Liberte, Egalite, Fraternite: The American Revolution & the European Response

By Charles W. Toth | Go to book overview

In fact, important differences persisted between Chatham and the Rockinghams. Both wished to extricate British troops from America to be ready to confront the French, but Chatham clung to his desperate hope that this might somehow be done without finally losing the allegiance of the colonists. Many times and woefully he repeated that it was probably too late, but still he would not, could not, accept the idea of severance. It gave him "unspeakable concern," he told Richmond, to differ with him so profoundly; still, he promised him to do his best to come to Westminster. . . .

Supported by his human crutches, his son William and son-in- law Mahon, he struggled to the House of Lords on that day. . . . Then Chatham spoke, falteringly, with obvious difficulty and more even than usual references to his infirmities. . . . [That] if peace with the House of Bourbon could not be preserved with honour, why could not war be declared without hesitation? "Any state is better than despair; . . . and if we fall, let us fall like men."

Richmond spoke again, pointing out that even the great name of Chatham was hardly sufficient in itself to guarantee victory "without an army, without a navy, and without money." It would now be France, Spain, and America against Britain; a situation disastrously changed since 1756. Chatham, in some turmoil, struggled to raise himself again to answer the Duke, succeded at last in getting to his feet, but was unable to stay on them, pressed his hand to his heart, swayed alarmingly, sank back, and was prevented from falling to the floor only by the rescuing arms of neighbouring peers. 1


Note
1
'Editor's note. There is a considerable literature on the elder Pitt. Among the more important secondary sources are Peter Brown, William Pitt, Earl of Chatham ( 1978) which should be augmented by his volume The Chathamites ( 1967); also O. A. Sherrard , Lord Chatham and America ( 1958) which is the last in his trilogy begun in 1952; and reprinted by Greenwood Press; and Sir John Plumb, Chatham ( 1953). Several earlier studies still valuable are W. C. B.Tunstall, William Pitt, Earl of Chatham ( 1938); and Basil Williams, Life of William Pit, Earl of Chatham ( 1913),2 volumes, and reprinted by F. Cass and Octagon Pressin 1966. Helpful in understanding the age of Pitt are Stanley Ayling, George III ( 1972); J. Brooke, King 2 ( 1972); Richard Pares , King George III and the Politicians ( 1953); Ian Christie, Crisis of Empire: Great Britain and the Colonies, 1754-1784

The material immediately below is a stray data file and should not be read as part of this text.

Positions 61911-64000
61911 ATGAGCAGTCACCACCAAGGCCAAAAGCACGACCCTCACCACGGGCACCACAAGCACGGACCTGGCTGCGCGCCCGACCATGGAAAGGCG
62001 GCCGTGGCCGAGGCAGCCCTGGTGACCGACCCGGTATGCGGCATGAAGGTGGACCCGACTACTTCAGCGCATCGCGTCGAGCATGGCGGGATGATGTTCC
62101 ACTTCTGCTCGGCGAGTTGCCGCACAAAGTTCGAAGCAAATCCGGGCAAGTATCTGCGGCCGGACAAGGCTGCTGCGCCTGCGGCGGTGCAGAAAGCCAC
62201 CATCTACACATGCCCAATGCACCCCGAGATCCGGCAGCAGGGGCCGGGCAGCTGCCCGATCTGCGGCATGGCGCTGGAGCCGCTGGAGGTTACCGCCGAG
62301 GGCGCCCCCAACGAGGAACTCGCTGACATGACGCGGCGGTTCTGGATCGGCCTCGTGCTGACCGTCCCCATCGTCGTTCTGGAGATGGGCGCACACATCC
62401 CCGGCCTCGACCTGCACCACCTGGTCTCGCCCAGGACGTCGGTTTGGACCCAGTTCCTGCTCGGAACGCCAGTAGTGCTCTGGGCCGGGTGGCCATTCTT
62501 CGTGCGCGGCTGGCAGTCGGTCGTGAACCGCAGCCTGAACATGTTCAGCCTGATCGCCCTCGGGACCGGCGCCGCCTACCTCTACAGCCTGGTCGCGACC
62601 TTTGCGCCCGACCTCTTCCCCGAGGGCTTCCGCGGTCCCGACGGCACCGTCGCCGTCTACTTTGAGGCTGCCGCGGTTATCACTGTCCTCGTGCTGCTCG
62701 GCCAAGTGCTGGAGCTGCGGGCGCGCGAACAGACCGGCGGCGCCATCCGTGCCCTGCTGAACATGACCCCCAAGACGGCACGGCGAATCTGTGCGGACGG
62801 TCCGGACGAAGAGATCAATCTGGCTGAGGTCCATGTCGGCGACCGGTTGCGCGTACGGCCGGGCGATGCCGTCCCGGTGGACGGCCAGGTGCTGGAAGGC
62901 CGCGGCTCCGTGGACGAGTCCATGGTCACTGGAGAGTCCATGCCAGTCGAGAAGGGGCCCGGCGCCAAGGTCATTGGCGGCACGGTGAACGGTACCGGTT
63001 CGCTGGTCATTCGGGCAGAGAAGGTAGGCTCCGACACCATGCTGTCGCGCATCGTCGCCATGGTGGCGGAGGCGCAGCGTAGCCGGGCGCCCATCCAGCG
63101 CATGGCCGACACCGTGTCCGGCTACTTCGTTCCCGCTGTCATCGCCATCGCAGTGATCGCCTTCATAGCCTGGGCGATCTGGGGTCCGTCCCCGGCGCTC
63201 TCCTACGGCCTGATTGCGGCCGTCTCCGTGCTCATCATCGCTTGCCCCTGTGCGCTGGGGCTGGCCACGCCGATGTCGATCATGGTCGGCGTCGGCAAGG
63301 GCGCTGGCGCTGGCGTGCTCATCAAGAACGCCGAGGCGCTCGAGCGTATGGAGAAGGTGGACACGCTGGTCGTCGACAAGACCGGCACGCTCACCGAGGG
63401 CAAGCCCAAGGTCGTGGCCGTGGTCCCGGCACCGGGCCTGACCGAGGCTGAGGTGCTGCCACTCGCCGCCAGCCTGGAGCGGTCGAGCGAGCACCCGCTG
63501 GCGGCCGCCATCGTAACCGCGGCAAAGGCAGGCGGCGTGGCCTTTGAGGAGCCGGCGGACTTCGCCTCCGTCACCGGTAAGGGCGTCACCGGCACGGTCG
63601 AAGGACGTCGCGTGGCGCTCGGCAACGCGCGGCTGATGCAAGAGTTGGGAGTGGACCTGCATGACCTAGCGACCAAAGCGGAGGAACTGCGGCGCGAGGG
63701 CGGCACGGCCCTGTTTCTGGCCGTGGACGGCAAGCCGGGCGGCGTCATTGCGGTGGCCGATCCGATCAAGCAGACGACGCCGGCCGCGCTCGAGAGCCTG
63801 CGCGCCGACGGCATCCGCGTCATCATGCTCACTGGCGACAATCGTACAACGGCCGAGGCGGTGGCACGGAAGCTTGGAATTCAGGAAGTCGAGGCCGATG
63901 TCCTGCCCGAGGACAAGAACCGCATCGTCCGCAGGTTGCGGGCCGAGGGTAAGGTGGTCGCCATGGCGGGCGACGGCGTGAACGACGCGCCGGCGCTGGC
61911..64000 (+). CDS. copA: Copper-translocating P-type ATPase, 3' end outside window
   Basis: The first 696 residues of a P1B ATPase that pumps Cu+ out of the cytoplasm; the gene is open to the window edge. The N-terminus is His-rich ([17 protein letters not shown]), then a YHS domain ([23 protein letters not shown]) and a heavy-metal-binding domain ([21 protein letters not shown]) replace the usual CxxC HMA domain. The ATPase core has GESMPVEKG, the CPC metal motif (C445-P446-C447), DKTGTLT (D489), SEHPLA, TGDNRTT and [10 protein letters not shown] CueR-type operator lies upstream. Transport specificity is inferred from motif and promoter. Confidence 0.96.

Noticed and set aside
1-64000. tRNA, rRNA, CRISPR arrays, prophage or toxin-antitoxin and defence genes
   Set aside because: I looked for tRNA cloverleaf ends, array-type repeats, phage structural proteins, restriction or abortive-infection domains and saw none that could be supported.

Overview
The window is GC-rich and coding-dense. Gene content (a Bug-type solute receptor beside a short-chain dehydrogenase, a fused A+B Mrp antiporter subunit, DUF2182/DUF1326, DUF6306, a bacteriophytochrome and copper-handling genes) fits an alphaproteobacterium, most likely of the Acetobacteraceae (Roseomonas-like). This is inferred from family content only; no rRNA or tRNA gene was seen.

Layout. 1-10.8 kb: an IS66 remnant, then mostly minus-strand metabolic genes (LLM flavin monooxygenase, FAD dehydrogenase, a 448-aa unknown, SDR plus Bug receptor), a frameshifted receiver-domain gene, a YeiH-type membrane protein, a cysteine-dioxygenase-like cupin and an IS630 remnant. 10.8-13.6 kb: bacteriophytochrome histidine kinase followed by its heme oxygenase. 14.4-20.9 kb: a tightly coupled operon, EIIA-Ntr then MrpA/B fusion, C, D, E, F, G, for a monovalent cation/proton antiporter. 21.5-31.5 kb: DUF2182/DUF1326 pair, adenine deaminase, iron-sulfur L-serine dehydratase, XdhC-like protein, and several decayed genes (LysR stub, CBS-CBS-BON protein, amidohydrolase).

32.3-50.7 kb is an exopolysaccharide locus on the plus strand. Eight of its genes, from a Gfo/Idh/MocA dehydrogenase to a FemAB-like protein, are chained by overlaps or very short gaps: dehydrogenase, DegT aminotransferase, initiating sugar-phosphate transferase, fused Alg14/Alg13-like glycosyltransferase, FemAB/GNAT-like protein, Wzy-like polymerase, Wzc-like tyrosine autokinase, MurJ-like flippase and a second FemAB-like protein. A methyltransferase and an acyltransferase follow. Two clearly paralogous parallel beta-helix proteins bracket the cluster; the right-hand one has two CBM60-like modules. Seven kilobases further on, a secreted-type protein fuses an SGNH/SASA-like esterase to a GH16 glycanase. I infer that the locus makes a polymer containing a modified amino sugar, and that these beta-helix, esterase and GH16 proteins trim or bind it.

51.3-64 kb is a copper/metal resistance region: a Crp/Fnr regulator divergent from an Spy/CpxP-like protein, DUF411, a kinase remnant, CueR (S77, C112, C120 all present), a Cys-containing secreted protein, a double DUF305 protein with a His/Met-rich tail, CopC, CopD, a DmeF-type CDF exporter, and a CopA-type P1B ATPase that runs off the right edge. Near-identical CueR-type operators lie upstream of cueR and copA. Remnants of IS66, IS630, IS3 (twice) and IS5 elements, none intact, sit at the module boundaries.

-125-

Notes for this page

Add a new note
If you are trying to select text to create highlights or citations, remember that you must now click or tap on the first word, and then click or tap on the last word.
One moment ...
Default project is now your active project.
Project items

Items saved from this book

This book has been saved
Highlights (0)
Some of your highlights are legacy items.

Highlights saved before July 30, 2012 will not be displayed on their respective source pages.

You can easily re-create the highlights by opening the book page or article, selecting the text, and clicking “Highlight.”

Citations (0)
Some of your citations are legacy items.

Any citation created before July 30, 2012 will labeled as a “Cited page.” New citations will be saved as cited passages, pages or articles.

We also added the ability to view new citations from your projects or the book or article where you created them.

Notes (0)
Bookmarks (0)

You have no saved items from this book

Project items include:
  • Saved book/article
  • Highlights
  • Quotes/citations
  • Notes
  • Bookmarks
Notes
Cite this page

Cited page

Style
Citations are available only to our active members.
Sign up now to cite pages or passages in MLA, APA and Chicago citation styles.

(Einhorn, 1992, p. 25)

(Einhorn 25)

1

1. Lois J. Einhorn, Abraham Lincoln, the Orator: Penetrating the Lincoln Legend (Westport, CT: Greenwood Press, 1992), 25, http://www.questia.com/read/27419298.

Cited page

Bookmark this page
Liberte, Egalite, Fraternite: The American Revolution & the European Response
Table of contents

Table of contents

Settings

Settings

Typeface
Text size Smaller Larger Reset View mode
Search within

Search within this book

Look up

Look up a word

  • Dictionary
  • Thesaurus
Please submit a word or phrase above.
Print this page

Print this page

Why can't I print more than one page at a time?

Full screen
/ 399

matching results for page

Cited passage

Style
Citations are available only to our active members.
Sign up now to cite pages or passages in MLA, APA and Chicago citation styles.

"Portraying himself as an honest, ordinary person helped Lincoln identify with his audiences." (Einhorn, 1992, p. 25).

"Portraying himself as an honest, ordinary person helped Lincoln identify with his audiences." (Einhorn 25)

"Portraying himself as an honest, ordinary person helped Lincoln identify with his audiences."1

1. Lois J. Einhorn, Abraham Lincoln, the Orator: Penetrating the Lincoln Legend (Westport, CT: Greenwood Press, 1992), 25, http://www.questia.com/read/27419298.

Cited passage

Thanks for trying Questia!

Please continue trying out our research tools, but please note, full functionality is available only to our active members.

Your work will be lost once you leave this Web page.

For full access in an ad-free environment, sign up now for a FREE, 1-day trial.

Already a member? Log in now.